So the reason the number 1 ranking video in YouTube search is not appearing as a suggested clip in normal Google SERPs is due to a variety of factors, but mainly it appears to be because the video is too long, too old and has a worse “like” to “dislike” ratio than the other videos. But this is just my opinion based on what I’ve found.

The suggested clip parameters: Depending on the query and the order that it is entered, the suggested clip start and end points may be completely different. For queries that are slightly different this is probably correct, but there are queries which are essentially the same which cause different suggested clip results.


For example:

  • How to make a paper airplane:

Starts on step 2:

  • How to make a paper plane YouTube video:

Starts on step 5:

  • How to make a paper plane video directions:

Starts on step 1:

[Video can be found here: https://www.YouTube.com/watch?v=I0a0p8ygfQM]

Looking at the suggested clip on each of these variations, there is no reason why they need to all be different. For the first clip skips to the second step, the second clip skips to step 5, and the third clip starts from step 1. Surely a user typing in this query would want to see all of the steps required to make a paper plane? Instead of coming in halfway through?

Looking at the transcripts, there doesn’t seem to be any specific terms mentioned to result in different suggested clips appearing for essentially the same query, nor is there any timestamps within the description or annotations on the video itself. Nothing is pinpointing where the suggested clip should start. Is that why they are changing depending on the wording of the query? It could be possible…

What does this discovery mean?

It means the video featured snippet algorithm doesn’t have much logic at the moment, and that there doesn’t seem to be any clear reasons why multiple videos appear for queries that have been re-worded, or why different clip start and end times are appearing on the same video with a re-worded query.

So don’t be sure that if you have gained a video featured snippet that it will still be there tomorrow, as it very much seems to be a work in progress! 

What other problems is this causing?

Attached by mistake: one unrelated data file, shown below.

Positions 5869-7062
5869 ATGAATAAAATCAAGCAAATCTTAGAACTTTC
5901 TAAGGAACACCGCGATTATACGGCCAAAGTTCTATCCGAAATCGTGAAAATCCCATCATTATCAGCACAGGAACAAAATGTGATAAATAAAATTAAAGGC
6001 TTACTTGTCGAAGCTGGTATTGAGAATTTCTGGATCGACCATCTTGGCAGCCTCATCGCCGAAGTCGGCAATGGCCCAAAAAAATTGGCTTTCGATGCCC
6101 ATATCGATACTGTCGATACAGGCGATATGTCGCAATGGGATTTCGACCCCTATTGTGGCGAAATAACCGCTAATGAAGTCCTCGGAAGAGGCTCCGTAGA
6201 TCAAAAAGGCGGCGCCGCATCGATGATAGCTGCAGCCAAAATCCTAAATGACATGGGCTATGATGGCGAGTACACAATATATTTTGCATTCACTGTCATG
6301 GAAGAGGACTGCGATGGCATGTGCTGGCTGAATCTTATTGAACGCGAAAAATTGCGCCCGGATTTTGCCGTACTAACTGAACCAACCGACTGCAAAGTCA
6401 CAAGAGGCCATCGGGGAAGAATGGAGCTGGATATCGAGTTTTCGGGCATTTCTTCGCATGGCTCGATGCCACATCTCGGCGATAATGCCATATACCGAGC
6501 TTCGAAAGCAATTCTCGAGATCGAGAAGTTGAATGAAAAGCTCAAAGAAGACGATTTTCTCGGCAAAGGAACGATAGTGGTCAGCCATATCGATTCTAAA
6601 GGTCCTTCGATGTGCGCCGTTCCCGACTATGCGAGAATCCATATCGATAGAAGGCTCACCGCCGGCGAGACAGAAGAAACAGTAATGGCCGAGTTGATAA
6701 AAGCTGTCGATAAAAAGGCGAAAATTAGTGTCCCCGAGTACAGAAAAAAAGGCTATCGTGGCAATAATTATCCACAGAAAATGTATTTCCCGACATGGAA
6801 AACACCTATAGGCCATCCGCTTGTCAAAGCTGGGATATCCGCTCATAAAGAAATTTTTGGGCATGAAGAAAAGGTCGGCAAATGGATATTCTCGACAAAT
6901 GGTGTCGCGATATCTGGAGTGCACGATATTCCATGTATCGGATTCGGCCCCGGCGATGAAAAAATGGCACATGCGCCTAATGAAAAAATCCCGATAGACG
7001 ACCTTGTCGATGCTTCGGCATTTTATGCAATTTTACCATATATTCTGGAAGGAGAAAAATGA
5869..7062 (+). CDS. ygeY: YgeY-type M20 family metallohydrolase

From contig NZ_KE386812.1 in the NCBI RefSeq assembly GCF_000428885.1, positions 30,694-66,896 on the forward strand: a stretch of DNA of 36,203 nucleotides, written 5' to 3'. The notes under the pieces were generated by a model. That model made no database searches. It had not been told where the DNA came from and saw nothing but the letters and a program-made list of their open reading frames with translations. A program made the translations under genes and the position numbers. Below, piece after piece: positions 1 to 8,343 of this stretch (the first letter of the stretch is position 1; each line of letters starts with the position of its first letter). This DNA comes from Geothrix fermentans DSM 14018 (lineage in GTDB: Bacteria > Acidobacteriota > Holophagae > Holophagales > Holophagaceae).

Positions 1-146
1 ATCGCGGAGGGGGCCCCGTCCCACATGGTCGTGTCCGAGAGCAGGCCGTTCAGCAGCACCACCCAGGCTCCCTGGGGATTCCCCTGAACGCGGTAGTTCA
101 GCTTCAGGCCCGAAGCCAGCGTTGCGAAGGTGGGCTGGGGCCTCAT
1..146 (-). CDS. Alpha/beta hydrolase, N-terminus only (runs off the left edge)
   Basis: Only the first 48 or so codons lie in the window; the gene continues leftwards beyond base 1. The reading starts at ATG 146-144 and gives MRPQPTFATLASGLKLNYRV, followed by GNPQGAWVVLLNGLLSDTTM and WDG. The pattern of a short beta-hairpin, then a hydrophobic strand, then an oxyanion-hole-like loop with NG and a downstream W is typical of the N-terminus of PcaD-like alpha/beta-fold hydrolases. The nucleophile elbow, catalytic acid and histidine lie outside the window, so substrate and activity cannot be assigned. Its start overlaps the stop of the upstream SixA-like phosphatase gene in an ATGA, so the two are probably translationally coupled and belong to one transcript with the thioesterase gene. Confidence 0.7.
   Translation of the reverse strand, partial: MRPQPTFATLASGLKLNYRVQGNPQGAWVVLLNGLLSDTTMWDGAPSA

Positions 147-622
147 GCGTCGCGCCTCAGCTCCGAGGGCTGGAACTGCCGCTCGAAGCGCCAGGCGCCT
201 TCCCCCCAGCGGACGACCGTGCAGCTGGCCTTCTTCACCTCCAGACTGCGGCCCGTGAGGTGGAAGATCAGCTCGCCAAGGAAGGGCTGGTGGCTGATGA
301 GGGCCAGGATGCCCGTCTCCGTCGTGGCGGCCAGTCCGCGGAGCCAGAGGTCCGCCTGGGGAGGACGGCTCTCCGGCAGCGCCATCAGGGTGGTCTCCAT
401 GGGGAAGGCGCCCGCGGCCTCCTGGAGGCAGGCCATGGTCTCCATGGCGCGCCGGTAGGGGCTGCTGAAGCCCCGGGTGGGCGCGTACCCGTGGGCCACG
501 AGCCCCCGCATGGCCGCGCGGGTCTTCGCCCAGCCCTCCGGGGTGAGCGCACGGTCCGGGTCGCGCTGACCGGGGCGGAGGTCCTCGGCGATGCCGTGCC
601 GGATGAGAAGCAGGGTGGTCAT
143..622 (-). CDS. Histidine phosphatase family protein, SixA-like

As well as not being consistent with the suggested clips, having a video result so prominent in the SERPs is also angering YouTube video creators, as having the video there means no suggested videos appear at the end, nor does a similar video start playing after the original has ended.

When a viewer presses the play icon on the snippet result, it doesn’t actually direct viewers to the YouTube location of the video, it is all done within the SERPs.The suggested clip function also lets the user know when it is the end of the suggested clip – in YouTube they could obviously watch the entire video if they wanted. This is not great in terms of watch time and engagement, for users will not be viewing the entire video as well as not getting all the features it would get within YouTube, e.g. like, dislike, comment and share.Bit cheeky isn’t it!

So based on this, should we be optimising videos for suggested clips in SERPs?

It doesn’t seem so yet. It may be worth giving it a go, but as this feature is clearly in the early stages, don’t be disappointed if the video is no longer appearing as a featured snippet one day to the next.

It is very common to see a video appearing as a featured snippet one day, then the next it is no longer there, or is showing a different suggested clip start point. It’s very sporadic right now.

It still isn’t clear how Google is ‘choosing’ these suggested clips, especially as it isn’t aligning with YouTube ranking factors. So we might have to wait to see if the featured snippet videos and suggested clips times start becoming more consistent in search results, then delve into these videos to see what is pushing them above the rest.

However, if you do want to test it out then, in my opinion, a clearly worded transcript, a shorter length video and, of course, the primary keyword in the video title are just a few key things that will get a video appearing as a featured snippet in SERPs.

Naomi is one of Blue Array’s SEO Managers. When she isn’t sifting through Analytics she is busy working on her next craft project, or researching into the next place she wants to travel to.